shalom. In narrative books shalom typically is used to describe an absence
of hostility or strife. In the psalms and the prophets it goes beyond this,
so that in at least 2/3 of the biblical references shalom indicates a total
fulfillment that comes when individuals experience God’s presence.
Shalom is used as a greeting and also as a way of inquiring after
someone’s state of being & to want the very best for him in life. To be at
peace is to be happy, to be whole, to be right with God, fellow humans, and
creation. Peace is the opposite of the rivalry, instability, and division
brought by envy and ambition. Shalom is still used today in Israel in
greeting & thus wishing one another well, saying in essence "may all things
be prosperous with you." Someone has well said that "Peace in the Jewish
sense is the symphony of life made meaningful through a right relationship
with God." (New Geneva study Bible: Thomas Nelson: Nashville) Shalom always
means everything which makes for a man’s highest good. In the east when one
man says shalom to another, he does not mean that he wishes for the other
man only the absence of evil things; he wishes for him the presence of all
good things. In the Bible peace means not only freedom from all trouble; it
means enjoyment of all good.
As emphasized righteousness always
precedes peace, the prophet Isaiah recording that...
the work of righteousness will be peace,
And the service of righteousness, quietness and confidence forever. (Isaiah
The psalmist writes that...
Lovingkindness and truth have met
together; Righteousness and peace have kissed each other.
Spurgeon comments that ultimately
there is a sense in which this verse speaks of...
Christ Jesus, the reconciling Word. In
Him, the attributes of God unite in glad unanimity in the salvation of
guilty men, they meet and embrace in such a manner as else were
inconceivable either to our just fears or to our enlightened hopes. God is
as true as if He had fulfilled every letter of His threatenings, as
righteous as if He had never spoken peace to a sinner's conscience; His love
in undiminished splendour shines forth, but no other of His ever blessed
characteristics is eclipsed thereby. It is the custom of modern thinkers(?)
to make sport of this representation of the result of our Lord's
substitutionary atonement; but had they ever been themselves made to feel
the weight of sin upon a spiritually awakened conscience, they would cease
from their vain ridicule. Their doctrine of atonement has well been
described by Dr. Duncan as the admission "that the Lord Jesus Christ did
something or other, which somehow or other, was in some way or other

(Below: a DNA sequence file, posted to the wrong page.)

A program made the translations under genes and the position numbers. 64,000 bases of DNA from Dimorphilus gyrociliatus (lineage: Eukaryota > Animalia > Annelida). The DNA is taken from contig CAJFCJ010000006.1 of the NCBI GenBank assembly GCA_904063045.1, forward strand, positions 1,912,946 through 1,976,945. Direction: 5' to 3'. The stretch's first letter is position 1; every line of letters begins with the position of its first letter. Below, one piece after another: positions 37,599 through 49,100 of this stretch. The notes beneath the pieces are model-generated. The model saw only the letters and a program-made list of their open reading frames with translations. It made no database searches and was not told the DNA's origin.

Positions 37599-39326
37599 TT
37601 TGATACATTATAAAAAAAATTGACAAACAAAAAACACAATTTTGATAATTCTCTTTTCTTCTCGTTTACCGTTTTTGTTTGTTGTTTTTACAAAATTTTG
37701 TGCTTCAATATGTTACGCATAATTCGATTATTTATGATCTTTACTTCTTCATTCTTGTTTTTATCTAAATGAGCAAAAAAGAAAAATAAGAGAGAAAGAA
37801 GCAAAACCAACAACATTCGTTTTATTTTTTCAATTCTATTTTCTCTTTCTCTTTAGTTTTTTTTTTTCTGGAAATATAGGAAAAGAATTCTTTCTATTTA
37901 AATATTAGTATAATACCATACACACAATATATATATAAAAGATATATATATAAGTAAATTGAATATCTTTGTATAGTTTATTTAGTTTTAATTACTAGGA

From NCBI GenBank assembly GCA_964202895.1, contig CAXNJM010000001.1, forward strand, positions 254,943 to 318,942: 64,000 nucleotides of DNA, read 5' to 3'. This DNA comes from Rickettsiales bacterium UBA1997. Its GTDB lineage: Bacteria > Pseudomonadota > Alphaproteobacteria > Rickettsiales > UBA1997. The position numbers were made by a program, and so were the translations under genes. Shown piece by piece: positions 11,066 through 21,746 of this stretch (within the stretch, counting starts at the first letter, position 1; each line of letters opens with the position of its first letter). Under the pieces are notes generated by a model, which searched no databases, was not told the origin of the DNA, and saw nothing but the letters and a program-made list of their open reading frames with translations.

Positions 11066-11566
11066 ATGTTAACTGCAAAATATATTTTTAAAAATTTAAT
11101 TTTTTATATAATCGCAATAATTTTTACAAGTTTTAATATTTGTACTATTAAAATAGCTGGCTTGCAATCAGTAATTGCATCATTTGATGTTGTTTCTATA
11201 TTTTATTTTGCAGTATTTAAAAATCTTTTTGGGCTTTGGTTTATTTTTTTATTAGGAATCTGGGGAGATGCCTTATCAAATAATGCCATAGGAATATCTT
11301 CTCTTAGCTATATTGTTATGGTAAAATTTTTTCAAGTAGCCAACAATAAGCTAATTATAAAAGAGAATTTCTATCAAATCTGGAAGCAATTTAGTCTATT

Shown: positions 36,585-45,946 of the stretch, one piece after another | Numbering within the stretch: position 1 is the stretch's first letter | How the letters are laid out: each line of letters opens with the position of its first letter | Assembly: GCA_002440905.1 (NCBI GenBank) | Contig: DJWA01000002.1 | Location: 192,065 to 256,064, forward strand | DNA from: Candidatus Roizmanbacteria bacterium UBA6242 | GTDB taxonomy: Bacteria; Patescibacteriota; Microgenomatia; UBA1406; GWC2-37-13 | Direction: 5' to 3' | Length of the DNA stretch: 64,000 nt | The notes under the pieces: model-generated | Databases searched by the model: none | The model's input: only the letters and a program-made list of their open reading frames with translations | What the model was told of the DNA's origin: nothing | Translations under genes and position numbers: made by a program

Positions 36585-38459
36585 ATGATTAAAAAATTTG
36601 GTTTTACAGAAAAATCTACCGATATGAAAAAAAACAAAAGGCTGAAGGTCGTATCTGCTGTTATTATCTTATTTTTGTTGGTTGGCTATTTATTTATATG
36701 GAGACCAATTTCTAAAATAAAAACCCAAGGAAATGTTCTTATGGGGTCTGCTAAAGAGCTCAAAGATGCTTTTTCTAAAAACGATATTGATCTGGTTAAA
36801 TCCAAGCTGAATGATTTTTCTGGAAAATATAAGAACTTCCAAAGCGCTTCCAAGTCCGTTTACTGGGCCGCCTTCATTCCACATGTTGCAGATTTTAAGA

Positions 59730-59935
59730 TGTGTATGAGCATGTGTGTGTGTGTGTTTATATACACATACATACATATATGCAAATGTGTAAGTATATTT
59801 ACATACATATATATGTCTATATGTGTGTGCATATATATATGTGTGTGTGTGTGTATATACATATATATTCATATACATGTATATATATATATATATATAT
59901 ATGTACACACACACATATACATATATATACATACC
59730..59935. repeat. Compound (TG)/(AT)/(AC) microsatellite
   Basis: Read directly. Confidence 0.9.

connected with man's salvation." This is their substitute for substitution.
Our facts are infinitely superior to their dreams, and yet they sneer. It is
but natural that natural men should do so. We cannot expect animals to set
much store by the discoveries of science, neither can we hope to see
unspiritual men rightly estimate the solution of spiritual problems -- they
are far above and out of their sight. Meanwhile it remains for those who
rejoice in the great reconciliation to continue both to wonder and adore.
from verb eiro = to
join or bind together that which has been separated) literally pictures the
binding or joining together again of that which had been separated or
divided and thus setting at one again, a meaning conveyed by the common
expression of one “having it all together”. It follows that peace is the
opposite of division or dissension. Peace as a state of concord and harmony
is the opposite of war. Peace was used as a greeting or farewell
corresponding to the Hebrew word shalom - "peace to you". Eirene can
convey the sense of an inner rest, well being and harmony. The ultimate
peace is the state of reconciliation with God, effected by placing one's
faith in the gospel. In eschatology, peace is prophesied to be an essential
characteristic of the Messianic kingdom (Acts 10:36).
is a condition of freedom from disturbance, whether outwardly, as of a
nation from war or enemies or inwardly, as in the current context, within
the soul. Peace
implies health, well-being, and prosperity.
Like a River Glorious
Stayed upon Jehovah,
Hearts are fully blessed;
Finding, as He promised,
Perfect peace and rest.
Illustrated - Jim Walton was translating the NT for the Muinane people
of La Sabana in the jungles of Colombia. But he was having trouble with the